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  • Writer's pictureG. Huddleston

Courtney Farms in Shelby County| September 2017

What happens when a young couple, fresh out of ag school at UK, decides to ditch two promising jobs, buy 45 acres in Shelby County, and launch a full-time farming operation cold turkey?

Shane and Mary Courtney with their four children.

It's no fairy tale that Shane and Mary Courtney have experienced since they took that fateful step in 2008. But nine years, four kids and 150 additional acres later, they insist they wouldn't consider any major changes in the career or family track they chose back then.

That's not to say there haven't been setbacks along the way, the couple told a visiting group of Agribusiness Industry Network members during a Sept. 7 tour of Courtney Farms. But they are more committed than ever, they say, to making their ever-evolving farm business plan a long-term financial success.

The Courtneys, natives of Grant and Washington counties, envisioned burley tobacco as the linchpin of their farm as they were getting started. They leased nearby farms and barns and planted 50 acres the first year. That acreage has since swelled to nearly 100 acres and is still a major component of their operation.

But along the way, they concluded that diversification into vegetable production would complement their seasonal work in tobacco, and ensure their H2A laborers a longer work calendar. And the added enterprises would also fit their goal of marketing a portion of their farm products locally.

The couple started small-scale, selling subscriptions to weekly deliveries of produce in season, got their horticultural legs under them so to speak, and quickly evolved into primarily a volume supplier of vegetables to wholesale markets in Louisville and Lexington.

They currently grow and market some 40 different vegetable varieties, ranging from tomatoes to Swiss chard, eggplant to zucchini. Their products are prepared and consumed in 100 different commercial kitchens and retail outlets in the Louisville area alone, including restaurants, groceries, school cafeterias and Kentucky Derby events.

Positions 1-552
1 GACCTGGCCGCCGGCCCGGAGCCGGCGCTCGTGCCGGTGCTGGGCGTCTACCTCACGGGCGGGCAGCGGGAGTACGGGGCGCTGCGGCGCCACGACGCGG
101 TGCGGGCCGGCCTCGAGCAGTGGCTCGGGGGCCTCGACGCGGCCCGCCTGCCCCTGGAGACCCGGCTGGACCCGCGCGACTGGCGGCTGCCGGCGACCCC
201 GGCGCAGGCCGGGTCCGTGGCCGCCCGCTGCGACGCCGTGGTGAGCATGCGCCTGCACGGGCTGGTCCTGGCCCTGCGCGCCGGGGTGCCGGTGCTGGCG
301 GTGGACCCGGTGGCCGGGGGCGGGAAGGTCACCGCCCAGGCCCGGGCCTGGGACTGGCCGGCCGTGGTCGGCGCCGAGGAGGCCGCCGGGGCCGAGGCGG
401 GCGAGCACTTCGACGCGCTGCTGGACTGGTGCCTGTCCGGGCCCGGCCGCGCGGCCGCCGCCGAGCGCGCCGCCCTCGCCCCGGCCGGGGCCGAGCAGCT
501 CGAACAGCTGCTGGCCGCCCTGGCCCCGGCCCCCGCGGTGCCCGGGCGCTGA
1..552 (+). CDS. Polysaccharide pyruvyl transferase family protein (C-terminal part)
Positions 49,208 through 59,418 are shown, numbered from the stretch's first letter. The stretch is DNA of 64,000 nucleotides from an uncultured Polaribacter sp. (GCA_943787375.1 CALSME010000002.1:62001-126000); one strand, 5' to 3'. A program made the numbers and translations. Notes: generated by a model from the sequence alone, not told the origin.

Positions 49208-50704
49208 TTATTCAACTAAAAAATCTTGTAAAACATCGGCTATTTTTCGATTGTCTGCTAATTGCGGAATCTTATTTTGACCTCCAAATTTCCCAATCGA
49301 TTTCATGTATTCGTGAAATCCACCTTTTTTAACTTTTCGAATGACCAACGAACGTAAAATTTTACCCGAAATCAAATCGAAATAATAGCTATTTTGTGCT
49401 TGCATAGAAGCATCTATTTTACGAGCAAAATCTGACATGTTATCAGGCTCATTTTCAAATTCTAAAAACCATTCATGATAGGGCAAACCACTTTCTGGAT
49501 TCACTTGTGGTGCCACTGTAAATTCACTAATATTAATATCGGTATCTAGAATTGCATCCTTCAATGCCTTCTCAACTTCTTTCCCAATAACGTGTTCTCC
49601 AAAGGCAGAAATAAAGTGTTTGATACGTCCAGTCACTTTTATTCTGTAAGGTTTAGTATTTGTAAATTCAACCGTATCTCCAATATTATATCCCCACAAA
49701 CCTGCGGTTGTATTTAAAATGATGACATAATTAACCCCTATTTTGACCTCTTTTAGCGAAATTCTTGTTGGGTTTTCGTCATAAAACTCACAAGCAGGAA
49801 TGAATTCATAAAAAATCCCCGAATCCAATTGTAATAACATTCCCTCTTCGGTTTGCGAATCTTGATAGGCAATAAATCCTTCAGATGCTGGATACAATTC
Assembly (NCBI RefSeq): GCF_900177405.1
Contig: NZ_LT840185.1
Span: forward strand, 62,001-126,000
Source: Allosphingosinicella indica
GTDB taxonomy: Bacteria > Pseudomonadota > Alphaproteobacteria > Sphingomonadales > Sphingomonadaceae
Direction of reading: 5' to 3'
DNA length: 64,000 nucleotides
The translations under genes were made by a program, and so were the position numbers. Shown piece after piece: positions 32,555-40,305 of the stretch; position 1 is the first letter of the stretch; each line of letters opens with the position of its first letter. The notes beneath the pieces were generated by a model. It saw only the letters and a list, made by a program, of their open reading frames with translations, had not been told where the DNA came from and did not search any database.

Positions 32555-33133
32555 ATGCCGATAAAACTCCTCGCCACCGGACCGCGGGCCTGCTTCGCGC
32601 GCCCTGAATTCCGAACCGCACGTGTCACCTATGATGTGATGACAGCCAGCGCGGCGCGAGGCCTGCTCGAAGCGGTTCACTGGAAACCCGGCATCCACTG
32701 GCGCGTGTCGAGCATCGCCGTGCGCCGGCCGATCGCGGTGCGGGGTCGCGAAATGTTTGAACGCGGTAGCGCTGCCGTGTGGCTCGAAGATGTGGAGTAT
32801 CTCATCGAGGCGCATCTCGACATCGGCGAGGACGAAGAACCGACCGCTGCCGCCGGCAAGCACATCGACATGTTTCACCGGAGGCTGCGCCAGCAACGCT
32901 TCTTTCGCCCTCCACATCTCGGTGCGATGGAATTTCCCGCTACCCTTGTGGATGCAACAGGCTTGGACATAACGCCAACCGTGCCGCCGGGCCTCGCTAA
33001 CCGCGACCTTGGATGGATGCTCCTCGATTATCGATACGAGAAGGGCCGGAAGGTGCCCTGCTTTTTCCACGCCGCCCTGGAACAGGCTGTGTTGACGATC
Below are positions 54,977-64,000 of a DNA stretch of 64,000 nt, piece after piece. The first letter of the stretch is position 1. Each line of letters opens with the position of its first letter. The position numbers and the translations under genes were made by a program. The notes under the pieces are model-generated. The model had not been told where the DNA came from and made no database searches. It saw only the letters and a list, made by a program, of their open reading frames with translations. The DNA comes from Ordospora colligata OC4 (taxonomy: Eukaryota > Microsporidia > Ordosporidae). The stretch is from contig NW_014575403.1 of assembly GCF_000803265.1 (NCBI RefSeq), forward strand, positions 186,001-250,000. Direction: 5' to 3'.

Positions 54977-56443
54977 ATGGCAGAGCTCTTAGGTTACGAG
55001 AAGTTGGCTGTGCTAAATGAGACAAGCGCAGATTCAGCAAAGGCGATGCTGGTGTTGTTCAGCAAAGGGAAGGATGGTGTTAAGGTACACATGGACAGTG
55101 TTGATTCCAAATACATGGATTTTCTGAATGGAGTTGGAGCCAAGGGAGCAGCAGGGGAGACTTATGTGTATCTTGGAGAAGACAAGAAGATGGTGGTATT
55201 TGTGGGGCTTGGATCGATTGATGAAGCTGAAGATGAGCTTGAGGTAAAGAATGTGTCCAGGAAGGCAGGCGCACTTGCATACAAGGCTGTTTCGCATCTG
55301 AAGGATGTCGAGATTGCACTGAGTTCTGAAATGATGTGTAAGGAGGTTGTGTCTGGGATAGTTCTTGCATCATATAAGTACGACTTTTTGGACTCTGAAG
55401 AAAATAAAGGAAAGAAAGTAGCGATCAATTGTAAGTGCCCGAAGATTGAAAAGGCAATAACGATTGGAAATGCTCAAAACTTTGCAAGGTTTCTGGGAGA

The farm also is home to a herd of beef cattle, and this year for the first time, they are raising hogs and selling pork locally.

Grain production is also part of the Courtneys' ag portfolio. Shane said with commodity prices at their current low levels, he has begun producing non-GMO corn which he markets through Bagdad Roller Mill for use by several nearby bourbon distilleries.

Challenges have been many for the young farm couple as they face their 10th year as full-time farmers. Marketing strategies and production methods have been tried, discarded and modified many times as they've built their business.

But off-the-farm issues have caused them the most problems, Mary noted, including the astronomical cost of family health insurance, and a sometimes balky federal bureaucracy as they navigated the H2A guest worker program.

Case in point, there was a huge hiccup at the U.S. consulate last year and the Courtneys had to get by the entire year (2016) on six guest workers, instead of the 18 they needed. That meant a sharp reduction in their planned tobacco crop and season-long challenges to meeting marketing commitments for their vegetables. All that, of course, put a huge dent in their bottom line.

But the good news is they have been back at full strength for 2017, the weather has mostly cooperated and the proprietors of Courtney Farms are looking ahead to 2018.

"Every year we ask each other if one of us should take an off-farm job to provide a little added financial stability," Mary said. "And so far each year we've said no. The kids have fully bought into the lifestyle and I don't want to even imagine having to change that.

"It's been anything but easy, and at times it gets exhausting. But it's the most rewarding work in the world. It's exactly where we want to be."

Gary Huddleston | AIN Chairman

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